Fig. 2: Another token from the series de las minas with the man with the “shovel.” New York, Richard B. Witschonke Collection. Ex CNG 31, 9 September 1994, lot 1857 Casariego 1987, p. 26, no. 1.
Fig. 2: Another token from the series de las minas with the man with the “shovel.” New York, Richard B. Witschonke Collection. Ex CNG 31, 9 September 1994, lot 1857 Casariego 1987, p. 26, no. 1.

The Richard B. Witschonke Collection at the ANS includes 16 specimens of these tokens, nine of which remain unpublished. One of them (fig. 1) is a unique piece, part of lot of 10 Spanish lead tokens offered for sale in CNG MBS 67 on September 22, 2004 (lot nos. 1070–1079). The CNG catalogue offers the following description:

Obv. Nude male walking left, carrying bell(?) and shovel over his shoulder; P · S across field; all within wreath. Rev. Harrow (or miner’s axe?). Weight: 166.78 g

Fig. 3: Tokens from the series de las minas with P · S and man with the “shovel.” Casariego 1987, p. 26, nos. 1–3.
Fig. 3: Tokens from the series de las minas with P · S and man with the “shovel.” Casariego 1987, p. 26, nos. 1–3.

The identity of the man represented on the obverse, together with the function of the objects he is carrying, is a mystery. Is he a miner, carrying a shovel? This is the interpretation offered by F. Casariego, G. Cores, and F. Pliego, who first published this piece in their catalogue of Iberian lead tokens from Roman times. They classified this piece as part of the series de las minas (“mines series”), conventionally related to the Roman mining operations in Baetica. These mine tokens (figs. 2, 3, 4) are usually characterized by the presence of a man with a “shovel” (a conventional term; it is unclear what this is).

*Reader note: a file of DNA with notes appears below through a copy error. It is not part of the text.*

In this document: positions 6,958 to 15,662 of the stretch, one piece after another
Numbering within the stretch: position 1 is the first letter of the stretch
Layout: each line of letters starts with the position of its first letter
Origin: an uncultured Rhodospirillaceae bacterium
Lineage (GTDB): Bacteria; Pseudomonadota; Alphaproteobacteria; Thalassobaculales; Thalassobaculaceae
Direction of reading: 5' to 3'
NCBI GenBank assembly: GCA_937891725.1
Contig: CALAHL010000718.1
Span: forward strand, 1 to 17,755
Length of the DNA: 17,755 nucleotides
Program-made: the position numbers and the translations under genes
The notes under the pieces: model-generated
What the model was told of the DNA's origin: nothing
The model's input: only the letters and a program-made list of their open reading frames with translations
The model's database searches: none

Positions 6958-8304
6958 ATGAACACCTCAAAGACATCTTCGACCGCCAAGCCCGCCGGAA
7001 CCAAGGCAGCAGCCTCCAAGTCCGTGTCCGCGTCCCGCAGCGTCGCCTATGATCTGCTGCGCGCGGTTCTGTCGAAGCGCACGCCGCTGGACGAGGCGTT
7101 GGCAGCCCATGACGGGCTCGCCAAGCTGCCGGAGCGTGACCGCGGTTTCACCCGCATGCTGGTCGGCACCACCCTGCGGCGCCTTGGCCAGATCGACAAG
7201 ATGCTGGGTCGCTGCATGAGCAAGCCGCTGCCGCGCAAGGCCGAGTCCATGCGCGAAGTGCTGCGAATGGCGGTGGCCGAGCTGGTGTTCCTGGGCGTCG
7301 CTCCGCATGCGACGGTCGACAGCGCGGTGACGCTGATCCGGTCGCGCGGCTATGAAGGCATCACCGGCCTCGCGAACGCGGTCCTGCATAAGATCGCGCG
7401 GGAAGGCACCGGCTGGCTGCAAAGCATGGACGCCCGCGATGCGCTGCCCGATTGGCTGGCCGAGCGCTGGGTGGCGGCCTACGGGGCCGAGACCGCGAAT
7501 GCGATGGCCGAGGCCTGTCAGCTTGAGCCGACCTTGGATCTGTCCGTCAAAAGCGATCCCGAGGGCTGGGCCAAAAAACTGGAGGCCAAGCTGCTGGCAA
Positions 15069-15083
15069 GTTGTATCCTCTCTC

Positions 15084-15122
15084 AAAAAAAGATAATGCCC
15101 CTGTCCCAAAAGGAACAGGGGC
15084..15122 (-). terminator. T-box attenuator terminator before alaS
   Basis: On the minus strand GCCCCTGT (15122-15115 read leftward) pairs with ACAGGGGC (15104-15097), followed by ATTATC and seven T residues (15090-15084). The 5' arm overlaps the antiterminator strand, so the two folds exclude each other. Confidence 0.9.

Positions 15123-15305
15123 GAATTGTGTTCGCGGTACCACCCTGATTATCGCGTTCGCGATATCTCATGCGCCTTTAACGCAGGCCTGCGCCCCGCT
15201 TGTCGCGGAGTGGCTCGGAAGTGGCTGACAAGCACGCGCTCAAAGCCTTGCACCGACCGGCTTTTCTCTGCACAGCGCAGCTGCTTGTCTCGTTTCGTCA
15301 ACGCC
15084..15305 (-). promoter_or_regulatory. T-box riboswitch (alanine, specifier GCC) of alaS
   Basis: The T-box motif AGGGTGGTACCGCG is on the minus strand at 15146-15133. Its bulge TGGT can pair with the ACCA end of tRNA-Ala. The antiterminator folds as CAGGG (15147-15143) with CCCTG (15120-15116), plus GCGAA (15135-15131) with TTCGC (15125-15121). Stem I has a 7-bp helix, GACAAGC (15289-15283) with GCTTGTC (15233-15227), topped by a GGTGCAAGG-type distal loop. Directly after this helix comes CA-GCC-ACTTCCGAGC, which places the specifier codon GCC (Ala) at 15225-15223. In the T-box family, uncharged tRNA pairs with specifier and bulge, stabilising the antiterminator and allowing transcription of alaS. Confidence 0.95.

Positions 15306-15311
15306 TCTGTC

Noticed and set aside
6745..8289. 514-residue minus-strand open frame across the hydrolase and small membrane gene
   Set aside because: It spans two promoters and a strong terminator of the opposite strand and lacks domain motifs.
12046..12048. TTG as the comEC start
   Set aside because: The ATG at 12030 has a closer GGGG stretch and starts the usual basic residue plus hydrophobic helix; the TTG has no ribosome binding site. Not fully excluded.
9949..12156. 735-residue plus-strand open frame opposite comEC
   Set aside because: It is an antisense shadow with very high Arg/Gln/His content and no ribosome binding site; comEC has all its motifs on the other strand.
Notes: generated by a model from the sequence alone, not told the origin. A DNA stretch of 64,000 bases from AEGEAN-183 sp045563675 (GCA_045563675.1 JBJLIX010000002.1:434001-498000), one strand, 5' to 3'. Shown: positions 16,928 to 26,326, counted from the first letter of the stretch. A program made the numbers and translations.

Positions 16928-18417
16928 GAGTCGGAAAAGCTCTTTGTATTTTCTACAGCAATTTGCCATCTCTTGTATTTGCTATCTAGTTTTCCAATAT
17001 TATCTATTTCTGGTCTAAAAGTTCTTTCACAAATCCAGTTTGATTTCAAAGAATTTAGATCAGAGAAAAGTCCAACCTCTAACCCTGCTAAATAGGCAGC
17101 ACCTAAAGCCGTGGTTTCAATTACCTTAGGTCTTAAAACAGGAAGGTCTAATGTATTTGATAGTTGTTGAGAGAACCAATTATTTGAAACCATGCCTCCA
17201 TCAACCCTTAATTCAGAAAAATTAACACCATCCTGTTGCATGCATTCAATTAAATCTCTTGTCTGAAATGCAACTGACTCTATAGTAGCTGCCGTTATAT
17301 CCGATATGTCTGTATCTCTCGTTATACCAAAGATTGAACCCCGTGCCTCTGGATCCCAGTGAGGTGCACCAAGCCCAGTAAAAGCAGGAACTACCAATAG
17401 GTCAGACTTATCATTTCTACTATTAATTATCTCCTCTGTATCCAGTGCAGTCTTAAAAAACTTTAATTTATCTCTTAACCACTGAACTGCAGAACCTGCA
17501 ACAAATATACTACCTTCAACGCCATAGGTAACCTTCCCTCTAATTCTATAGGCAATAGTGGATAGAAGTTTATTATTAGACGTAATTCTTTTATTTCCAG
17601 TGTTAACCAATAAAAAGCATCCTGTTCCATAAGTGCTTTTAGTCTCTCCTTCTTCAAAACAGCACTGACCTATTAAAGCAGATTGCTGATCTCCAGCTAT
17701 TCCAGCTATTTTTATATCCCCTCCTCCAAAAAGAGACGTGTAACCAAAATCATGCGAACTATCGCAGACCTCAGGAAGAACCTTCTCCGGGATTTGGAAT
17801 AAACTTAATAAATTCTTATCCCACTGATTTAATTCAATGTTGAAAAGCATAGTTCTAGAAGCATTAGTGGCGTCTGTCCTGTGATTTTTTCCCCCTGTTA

Fig. 4: Other tokens from the series de las minas. Casariego 1987, p. 27, nos. 4–7.
Fig. 4: Other tokens from the series de las minas. Casariego 1987, p. 27, nos. 4–7.

This representation closely resembles the miners portrayed on the Linares bas-relief (fig. 5). Moreover, some tokens of the series de las minas were found in the Roman mines of El Maderero (fig. 6) and of Posadas (fig. 7), both in the Baetican district of Cordova. The archaeological context suggests a dating in the first century BC for these tokens. According to this interpretation, these tokens may have served as a ‘company coinage’ for these mines, a practice well attested in modern times. This token and the others of the “mines series” would therefore be one of the first instances of this use of tokens.